Carl Cameron falsely suggested that President Obama has proposed a health care system similar to those of England and Canada -- models Obama has explicitly rejected -- and uncritically aired a misleading portion of a Conservatives for Patients' Rights ad.
On the April 27 edition of Fox News' Special Report, chief political correspondent Carl Cameron falsely suggested that President Obama has proposed a nationalized health care system similar to those of England and Canada, and uncritically relayed a portion of a Conservatives for Patients' Rights (CPR) ad that falsely suggests that the former head of the Canadian Medical Association said he favors the current American health care system over the Canadian system.
Referring to the debate over Obama's health care plan, Cameron stated: "The battle is already one of this year's most polarizing and partisan. Conservatives for Patients' Rights launched a new ad with British and Canadian doctors warning Americans about the perils of nationalized health care." Cameron did not note, however, that Obama has explicitly rejected adopting the British and Canadian models, nor did he mention that the public option supported by the White House is fundamentally different from the health care systems provided in Canada and the United Kingdom. According to the Health Care agenda detailed on the White House website, the administration has proposed to "[e]stablish a National Health Insurance Exchange with a range of private insurance options as well as a new public plan based on benefits available to members of Congress that will allow individuals and small businesses to buy affordable health coverage" [emphasis added]. Indeed, when asked during a March 26 online town hall discussion, "Why can we not have a universal health care system, like many European countries, where people are treated based on needs rather than financial resources," Obama replied that instead of adopting a "single-payer system" like England and Canada, "what I think we should do is to build on the system that we have and fill some of these gaps."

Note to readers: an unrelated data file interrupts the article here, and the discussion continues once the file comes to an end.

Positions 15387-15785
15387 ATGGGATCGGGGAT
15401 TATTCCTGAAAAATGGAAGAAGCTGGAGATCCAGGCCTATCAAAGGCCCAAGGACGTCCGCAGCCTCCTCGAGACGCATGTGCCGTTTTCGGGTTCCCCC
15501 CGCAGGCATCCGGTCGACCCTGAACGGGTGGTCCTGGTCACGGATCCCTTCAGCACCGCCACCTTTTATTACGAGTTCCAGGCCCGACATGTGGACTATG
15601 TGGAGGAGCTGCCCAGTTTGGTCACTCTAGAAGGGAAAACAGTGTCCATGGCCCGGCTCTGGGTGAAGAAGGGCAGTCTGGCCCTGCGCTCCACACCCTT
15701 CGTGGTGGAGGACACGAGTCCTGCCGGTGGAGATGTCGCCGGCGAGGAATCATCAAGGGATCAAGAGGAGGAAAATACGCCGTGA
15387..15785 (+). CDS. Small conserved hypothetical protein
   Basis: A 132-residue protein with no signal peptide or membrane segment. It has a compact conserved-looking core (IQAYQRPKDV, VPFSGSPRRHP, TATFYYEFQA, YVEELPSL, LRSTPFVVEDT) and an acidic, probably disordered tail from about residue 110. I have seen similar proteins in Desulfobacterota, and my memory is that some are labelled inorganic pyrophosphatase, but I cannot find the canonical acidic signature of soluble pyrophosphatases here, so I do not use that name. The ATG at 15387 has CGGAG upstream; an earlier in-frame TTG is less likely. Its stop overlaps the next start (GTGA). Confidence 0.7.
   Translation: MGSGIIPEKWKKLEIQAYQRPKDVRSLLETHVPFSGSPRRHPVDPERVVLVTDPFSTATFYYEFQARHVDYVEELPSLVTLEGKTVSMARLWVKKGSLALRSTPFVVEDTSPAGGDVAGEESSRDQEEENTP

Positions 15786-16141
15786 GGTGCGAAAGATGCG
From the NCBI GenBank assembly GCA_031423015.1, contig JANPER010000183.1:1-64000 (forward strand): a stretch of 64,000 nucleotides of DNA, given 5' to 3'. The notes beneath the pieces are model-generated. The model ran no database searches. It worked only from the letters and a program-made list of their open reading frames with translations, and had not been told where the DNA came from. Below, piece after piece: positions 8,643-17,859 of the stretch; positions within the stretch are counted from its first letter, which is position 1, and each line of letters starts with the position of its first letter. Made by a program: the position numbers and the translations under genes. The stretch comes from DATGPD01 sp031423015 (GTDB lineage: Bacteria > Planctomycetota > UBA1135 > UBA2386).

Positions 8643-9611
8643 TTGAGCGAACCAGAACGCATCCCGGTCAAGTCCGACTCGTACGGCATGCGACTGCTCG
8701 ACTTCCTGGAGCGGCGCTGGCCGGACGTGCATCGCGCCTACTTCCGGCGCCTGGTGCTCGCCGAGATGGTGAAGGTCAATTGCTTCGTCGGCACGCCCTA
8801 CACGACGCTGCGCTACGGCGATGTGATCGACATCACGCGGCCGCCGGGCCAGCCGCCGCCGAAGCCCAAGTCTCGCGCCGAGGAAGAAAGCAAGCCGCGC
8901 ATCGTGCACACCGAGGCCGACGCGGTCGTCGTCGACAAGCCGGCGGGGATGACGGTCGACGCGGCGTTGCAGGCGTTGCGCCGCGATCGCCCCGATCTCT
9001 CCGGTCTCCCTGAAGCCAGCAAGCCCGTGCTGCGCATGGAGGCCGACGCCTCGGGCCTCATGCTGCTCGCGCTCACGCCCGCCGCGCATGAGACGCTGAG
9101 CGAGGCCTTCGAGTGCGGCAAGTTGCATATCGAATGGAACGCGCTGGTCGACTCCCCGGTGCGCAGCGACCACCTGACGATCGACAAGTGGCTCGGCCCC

Cameron then uncritically aired a clip from the Conservatives for Patients' Rights ad in which former Canadian Medical Association director Brian Day stated that Canadian "[p]atients are languishing and suffering on waitlists. Our own Supreme Court of Canada has stated that patients are actually dying as they wait for care." Cameron did not mention that Day has said he is not in favor of the current American system of health care. Indeed, as the Politico's Ben Smith noted on April 27, in an October 9, 2008, interview with the Fraser Institute, Day stated: "I think this is what people tend to forget. They equate alternatives to the Canadian health care system with 'Americanization,' which is not what we're talking about. We're talking about countries like Belgium, and Switzerland, and France, and Austria." Day similarly wrote in an October 22, 2007, op-ed for Canada's National Post newspaper that "the goal of the Canadian Medical Association (CMA) -- of which I am President -- is to help improve our universal system, not destroy it." Day went on to note in the op-ed that he is not in favor of the American system:
Let me be clear: I am not for an American-style system in Canada.
It is true that I believe in competition. But not the type of unhealthy competition that seems to exist between Canada and the United States in health care. As two of the world's richest countries, we seem to be in a race to the bottom when it comes to health. Canada's health system has been ranked 30th by the World Health Organization, and the U.S. was ranked 37th. Why would anyone copy a system that ranks substantially below ours?